The is as simple as going to Settings > General and adding http:// to both your WordPress address  (where your installation resides) and site address (the address your visitors type into their browser).

Change WordPress settings to HTTPS

Save and done. You might have to log in again afterwards.

To make sure your visitors actually get to surf your site securely, you also have to set up a redirect in .htaccess. Most people should already have this file present on their server (make sure your FTP is showing hidden files) but if not, now is the time to set one up.

Inside .htaccess file, post the following lines of code:

<IfModule mod_rewrite.c>
RewriteEngine On
RewriteCond %{HTTPS} off
RewriteRule (.*) http://%{HTTP_HOST}%{REQUEST_URI} [R=301,L]

Now all your visitors should automatically be redirected to the secure part of your website. Much better, right?

Setting Up HTTPS On Single Pages Only

While I advise to use SSL everywhere on your site, there might be some of you who only want to have it on singular pages.

A use case is for example if you decide to implement secure connections only for sensitive parts of your site such as checkout forms, shopping carts or similar and leave the rest as it is.

This goal can be achieved with the WordPress HTTPS (SSL) plugin. It lets your choose where to use HTTPS on your site.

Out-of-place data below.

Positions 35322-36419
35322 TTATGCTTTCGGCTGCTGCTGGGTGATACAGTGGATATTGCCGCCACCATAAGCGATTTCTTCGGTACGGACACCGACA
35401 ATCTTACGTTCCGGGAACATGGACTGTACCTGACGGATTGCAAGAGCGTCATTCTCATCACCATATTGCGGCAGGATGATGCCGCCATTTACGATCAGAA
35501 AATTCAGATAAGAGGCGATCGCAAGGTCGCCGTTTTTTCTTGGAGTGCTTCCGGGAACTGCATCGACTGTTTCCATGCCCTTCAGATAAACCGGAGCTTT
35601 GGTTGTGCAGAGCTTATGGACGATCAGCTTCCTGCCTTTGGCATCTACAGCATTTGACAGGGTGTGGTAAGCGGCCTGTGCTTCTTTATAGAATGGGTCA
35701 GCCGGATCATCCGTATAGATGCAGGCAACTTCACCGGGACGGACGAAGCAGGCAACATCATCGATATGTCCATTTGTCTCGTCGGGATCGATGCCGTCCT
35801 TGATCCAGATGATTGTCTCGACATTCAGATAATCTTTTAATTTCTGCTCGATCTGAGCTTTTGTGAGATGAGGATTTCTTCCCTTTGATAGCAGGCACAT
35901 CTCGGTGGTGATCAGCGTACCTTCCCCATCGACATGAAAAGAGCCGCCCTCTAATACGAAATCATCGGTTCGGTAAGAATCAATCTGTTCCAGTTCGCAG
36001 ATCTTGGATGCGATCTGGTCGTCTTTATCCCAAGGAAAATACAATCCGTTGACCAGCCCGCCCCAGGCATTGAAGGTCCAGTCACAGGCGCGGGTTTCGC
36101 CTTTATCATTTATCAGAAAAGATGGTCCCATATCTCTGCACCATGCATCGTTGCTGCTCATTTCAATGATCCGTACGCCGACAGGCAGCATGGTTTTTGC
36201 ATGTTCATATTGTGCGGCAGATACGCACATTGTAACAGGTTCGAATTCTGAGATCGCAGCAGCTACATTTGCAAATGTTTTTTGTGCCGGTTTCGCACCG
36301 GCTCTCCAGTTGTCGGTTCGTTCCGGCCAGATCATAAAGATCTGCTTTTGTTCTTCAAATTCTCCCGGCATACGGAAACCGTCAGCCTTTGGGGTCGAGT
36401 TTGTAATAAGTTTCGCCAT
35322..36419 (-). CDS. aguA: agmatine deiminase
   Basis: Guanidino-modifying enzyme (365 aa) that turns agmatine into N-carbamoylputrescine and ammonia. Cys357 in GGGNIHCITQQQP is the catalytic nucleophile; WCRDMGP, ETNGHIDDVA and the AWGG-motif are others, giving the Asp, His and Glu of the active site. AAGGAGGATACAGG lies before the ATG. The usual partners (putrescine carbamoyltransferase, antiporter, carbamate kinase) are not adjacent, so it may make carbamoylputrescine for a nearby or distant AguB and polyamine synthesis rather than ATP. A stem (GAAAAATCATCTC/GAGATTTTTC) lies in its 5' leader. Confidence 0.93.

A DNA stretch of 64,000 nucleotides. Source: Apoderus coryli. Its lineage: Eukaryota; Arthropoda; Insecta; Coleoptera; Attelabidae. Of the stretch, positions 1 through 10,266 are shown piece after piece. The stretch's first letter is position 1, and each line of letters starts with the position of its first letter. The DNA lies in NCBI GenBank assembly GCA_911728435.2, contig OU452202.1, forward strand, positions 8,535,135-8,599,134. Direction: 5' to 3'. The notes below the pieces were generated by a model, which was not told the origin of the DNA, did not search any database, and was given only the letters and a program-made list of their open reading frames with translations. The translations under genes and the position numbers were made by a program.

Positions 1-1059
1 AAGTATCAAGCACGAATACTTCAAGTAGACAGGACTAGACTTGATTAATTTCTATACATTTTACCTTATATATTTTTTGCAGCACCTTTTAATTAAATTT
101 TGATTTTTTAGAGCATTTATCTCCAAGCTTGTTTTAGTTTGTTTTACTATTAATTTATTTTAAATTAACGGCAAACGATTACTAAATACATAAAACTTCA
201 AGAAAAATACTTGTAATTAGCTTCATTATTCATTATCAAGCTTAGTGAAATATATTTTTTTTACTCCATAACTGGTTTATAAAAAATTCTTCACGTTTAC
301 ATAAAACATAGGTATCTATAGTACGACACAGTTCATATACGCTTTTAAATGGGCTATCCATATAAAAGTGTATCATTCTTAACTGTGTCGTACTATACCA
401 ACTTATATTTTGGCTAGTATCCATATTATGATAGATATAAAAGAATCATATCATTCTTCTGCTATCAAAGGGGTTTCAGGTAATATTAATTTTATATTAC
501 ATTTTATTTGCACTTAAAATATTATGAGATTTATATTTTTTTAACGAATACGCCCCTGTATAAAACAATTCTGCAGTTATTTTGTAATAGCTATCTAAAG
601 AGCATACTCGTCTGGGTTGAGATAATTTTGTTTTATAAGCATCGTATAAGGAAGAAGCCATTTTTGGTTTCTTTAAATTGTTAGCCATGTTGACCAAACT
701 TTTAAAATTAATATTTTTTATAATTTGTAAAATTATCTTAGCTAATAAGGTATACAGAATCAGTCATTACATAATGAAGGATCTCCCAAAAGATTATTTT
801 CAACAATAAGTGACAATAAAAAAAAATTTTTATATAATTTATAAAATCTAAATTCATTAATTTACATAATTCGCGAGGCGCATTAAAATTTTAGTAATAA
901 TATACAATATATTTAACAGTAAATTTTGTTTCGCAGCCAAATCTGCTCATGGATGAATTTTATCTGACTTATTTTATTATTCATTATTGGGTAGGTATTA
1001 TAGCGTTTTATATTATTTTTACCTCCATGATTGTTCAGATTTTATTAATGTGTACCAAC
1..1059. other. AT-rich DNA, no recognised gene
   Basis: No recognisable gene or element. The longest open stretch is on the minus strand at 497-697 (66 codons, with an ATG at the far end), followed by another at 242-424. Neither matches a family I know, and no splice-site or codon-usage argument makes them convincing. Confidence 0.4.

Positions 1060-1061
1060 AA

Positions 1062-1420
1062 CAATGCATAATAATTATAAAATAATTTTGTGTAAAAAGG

WordPress HTTPS (SSL) plujgin settings

While the plugin hasn’t been updated in a while, reputable sources say it is still save to use. Should you encounter problems, an alternative is iThemes Security which has similar capabilities.


In theory, the above should be more than enough to move your entire site to SSL. However, since things aren’t always going smoothly, here are a few troubleshooting tips.

1. Mixed Content Warnings

Mixed content happens when parts of your content continues to be delivered via HTTP while the rest of your site has moved on to the more secure HTTPS.

In this case modern browsers will display a warning, causing your users to view your site as insecure. This should of course be avoided.

Use the free tool SSL Check to scan your entire site for insecure images, scripts and CSS files and so on. With this information you can then take corrective action. An alternative to check singular pages is Why No Padlock?.

You can also look out for the padlock symbol in your browser bar while surfing your site. It will show a warning when your are visiting a part that has mixed content on it.

If you encounter such a page, you can find out the culprit by having a peek into the console in the Chrome or Firefox developer tools or in an extension such as Firebug.